Zoom Teen Romance: What's Risky, What's Not?, DVD

Teen Romance: What's Risky, What's Not?, DVD


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It’s safe to say that dating, sex, and socializing preoccupy most teenagers—but how often do young people really benefit from and participate in their relationships? This video enables students to see teen romance in a clear light—exploring love, sex, friendship, and how easily all three can get mixed up. With candid discussions about jealousy, trust, peer pressure, and effective communication, the program focuses on the mental and emotional aspects of teenage sex and romance, as well as the best ways to cope with rejection and breakups. Viewers also delve into “cyber relationships,” both friendly and romantic—examining what is gained and lost when technology mediates human connections. Viewable/printable discussion questions are available online. A Cambridge Educational Production. (32 minutes)

Length: 33 minutes


ISBN: 9781608250813

Copyright date: ©2009

Closed Captioned

Movie Romance vs. Reality (01:38)
Teens share their feelings about romance and their own definitions of romance. Relationships as portrayed in film or on television are bound by time constraints. Relationships move forward in unnatural rhythms and reduced time frames.

Finding the Right Person (01:57)
Teens learn the value of healthy conversation as they take the opportunity to get to know each other better. Most teens want to be themselves and feel comfortable with their dates.

What Girls Want (00:60)
A girl wants to know that her date cares about her. Girls like boys to honor their boundaries and listen to them.

What Boys Want (00:29)
Boys want someone they are physically attracted to, but they also want good personality and some intelligence.

Friends or Lovers (01:33)
At the core of healthy teen relationships is friendship. Teens differentiate between "going out" and "dating."

Online Relationships (01:09)
Teens discuss how they behave around their friends vs. their girlfriends or boyfriends. Today, teens relate emotionally to each other online.

"Friends with Benefits" (01:31)
Boys have different opinions on "friends with benefits." It suits teens that do not want emotional involvement, but is less attractive to those seeking deeper relationships.

Friendship Network (01:50)
Teens in exclusive relationships need a network of friends to function in. At times, the friends can accomplish what the significant other cannot.

Jealousy (01:44)
Jealous feelings should be talked out between partners. Jealously often looks like controlling behavior such as constantly checking up on a girlfriend or boyfriend.

Love and Technology (01:23)
By communicating via text or Internet, teens can save face and say what they might fear to say "up close and personal." Text communications are often misconstrued or misunderstood.

Safety and the Internet (01:24)
Teens often think they know all they need to about someone they meet online. Assumptions like this can be dangerous.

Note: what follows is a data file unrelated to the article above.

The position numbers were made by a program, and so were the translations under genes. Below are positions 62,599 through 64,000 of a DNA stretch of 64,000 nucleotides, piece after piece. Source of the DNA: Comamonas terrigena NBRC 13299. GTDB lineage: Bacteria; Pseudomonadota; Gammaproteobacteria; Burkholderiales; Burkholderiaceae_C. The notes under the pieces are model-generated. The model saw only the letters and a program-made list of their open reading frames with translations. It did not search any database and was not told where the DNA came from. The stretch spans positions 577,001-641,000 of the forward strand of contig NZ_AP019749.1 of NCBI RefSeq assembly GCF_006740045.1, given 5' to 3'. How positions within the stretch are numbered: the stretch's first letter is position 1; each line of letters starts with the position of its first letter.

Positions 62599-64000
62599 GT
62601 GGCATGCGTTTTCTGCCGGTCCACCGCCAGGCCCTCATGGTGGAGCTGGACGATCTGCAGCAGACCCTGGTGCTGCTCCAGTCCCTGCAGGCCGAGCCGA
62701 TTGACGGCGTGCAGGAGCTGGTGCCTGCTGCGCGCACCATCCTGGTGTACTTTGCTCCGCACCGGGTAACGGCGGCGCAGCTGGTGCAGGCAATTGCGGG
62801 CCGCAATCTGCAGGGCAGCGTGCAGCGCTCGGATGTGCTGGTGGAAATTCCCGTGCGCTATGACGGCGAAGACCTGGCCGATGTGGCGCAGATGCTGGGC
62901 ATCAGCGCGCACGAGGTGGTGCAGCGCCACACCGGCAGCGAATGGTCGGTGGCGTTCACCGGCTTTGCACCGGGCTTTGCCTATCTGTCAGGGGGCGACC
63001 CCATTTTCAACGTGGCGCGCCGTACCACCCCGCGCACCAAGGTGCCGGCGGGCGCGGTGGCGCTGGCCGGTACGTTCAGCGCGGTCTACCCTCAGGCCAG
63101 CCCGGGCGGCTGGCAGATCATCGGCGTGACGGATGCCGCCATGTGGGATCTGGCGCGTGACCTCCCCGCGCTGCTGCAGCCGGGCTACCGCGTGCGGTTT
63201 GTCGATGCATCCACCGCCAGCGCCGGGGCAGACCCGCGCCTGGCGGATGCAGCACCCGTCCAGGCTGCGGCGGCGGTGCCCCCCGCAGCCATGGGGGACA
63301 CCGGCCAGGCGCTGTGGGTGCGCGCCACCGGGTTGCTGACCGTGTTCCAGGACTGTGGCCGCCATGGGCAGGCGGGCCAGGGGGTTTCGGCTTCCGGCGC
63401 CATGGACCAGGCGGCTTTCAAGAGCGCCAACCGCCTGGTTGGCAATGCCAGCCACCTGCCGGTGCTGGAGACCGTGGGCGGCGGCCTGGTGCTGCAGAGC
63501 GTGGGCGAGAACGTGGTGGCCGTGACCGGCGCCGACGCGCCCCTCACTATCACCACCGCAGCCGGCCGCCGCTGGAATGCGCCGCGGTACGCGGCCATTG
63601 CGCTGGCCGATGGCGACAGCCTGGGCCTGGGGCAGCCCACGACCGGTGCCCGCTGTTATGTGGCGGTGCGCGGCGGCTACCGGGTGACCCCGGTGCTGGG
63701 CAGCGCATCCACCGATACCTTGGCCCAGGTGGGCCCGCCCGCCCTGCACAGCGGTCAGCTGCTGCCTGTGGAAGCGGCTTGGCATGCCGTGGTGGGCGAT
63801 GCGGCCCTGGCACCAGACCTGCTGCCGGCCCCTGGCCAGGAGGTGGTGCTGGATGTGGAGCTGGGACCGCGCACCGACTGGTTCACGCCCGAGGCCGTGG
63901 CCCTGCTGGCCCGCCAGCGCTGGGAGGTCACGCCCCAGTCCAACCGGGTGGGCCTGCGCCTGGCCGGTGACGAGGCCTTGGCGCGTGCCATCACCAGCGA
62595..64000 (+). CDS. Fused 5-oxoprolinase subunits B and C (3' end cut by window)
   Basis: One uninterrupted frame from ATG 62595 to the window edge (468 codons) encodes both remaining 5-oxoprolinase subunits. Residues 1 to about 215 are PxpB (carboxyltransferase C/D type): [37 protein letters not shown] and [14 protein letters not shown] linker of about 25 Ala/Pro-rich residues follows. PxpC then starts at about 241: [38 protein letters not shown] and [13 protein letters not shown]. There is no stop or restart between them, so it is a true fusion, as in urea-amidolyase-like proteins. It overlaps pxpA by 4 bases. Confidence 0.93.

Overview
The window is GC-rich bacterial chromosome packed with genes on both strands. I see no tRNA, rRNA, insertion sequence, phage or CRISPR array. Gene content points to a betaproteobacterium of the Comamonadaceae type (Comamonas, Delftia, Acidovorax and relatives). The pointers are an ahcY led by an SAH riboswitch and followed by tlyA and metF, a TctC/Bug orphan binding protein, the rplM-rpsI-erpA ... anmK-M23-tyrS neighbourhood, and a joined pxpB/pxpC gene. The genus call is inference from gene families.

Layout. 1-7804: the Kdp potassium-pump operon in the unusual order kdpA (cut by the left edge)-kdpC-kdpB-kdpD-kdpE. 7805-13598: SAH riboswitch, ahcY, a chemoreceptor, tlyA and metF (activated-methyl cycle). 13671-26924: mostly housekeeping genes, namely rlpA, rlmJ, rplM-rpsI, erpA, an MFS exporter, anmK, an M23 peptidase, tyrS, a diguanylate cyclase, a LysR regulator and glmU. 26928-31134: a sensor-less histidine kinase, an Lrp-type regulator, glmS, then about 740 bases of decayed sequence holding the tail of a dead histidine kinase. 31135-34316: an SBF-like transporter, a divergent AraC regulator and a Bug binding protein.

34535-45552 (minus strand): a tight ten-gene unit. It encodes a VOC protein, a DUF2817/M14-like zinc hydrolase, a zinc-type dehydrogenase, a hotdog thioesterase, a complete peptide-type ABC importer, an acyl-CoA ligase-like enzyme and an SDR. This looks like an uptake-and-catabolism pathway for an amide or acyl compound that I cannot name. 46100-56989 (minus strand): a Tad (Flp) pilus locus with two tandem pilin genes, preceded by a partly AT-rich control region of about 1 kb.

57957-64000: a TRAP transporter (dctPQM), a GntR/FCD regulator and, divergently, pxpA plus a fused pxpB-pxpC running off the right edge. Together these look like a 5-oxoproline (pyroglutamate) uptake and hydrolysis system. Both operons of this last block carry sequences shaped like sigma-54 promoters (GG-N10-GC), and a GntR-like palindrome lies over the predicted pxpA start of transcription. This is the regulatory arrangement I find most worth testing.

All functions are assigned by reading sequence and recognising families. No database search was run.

Teen Sexual Relationships (01:13)
Teens express their opinions about sexual relationships.

Teen Sexual Readiness (01:39)
For most teens there is a gap between emotional readiness for sex and physical readiness.

Risks of Teen Sex (01:44)
Teens must protect themselves from pregnancy and sexually transmitted diseases. Some teens asserts that setting boundaries and sticking to them is key to successful relationships.

Violent Relationships (01:48)
If a teen relationship involves violence or abuse, teens must get help. Drugs and alcohol can increase the possibility of violence or unwanted sex.

Psychological Abuse (01:59)
Some teens experience another teen "messing with their head" by threatening suicide or abandonment. Emotional abuse may result in self-abuse. Teens in trouble can turn to friends and family, or to teachers or counselors.

Teen Break-Ups (01:33)
Teens want closure when their relationships are disintegrating. Face-to-face break-ups with honest conversations are the healthiest for most teens.

Masculinity and Vulnerability (01:03)
It is important for boys to be seen as masculine by other boys. Breaking up online or in a text message may help boys feel less vulnerable. For girls, vulnerability is part of their identity.

Pain and Vulnerability (01:19)
The end of a relationship may hurt both partners, but if the pain of break-up interferes with other relationships with friends and family, it may be time to get help.

How to Handle a Teen Break-Up (01:01)
Teens handle the pain of break-up in different ways. It is important to talk with friends and to get lost in music, sports, or other interests.

What is Love? (01:37)
Love includes feelings of respect, shared laughter, and honesty. Love includes other friends. Love moves slowly. Learn from each relationship.

If you are purchasing a 3-Year Streaming option, you will receive a link for your videos via email within 24 - 48 hours. If you are making your order on a weekend, the order will be processed on the next business day.


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Teen Romance: What's Risky, What's Not?, DVD



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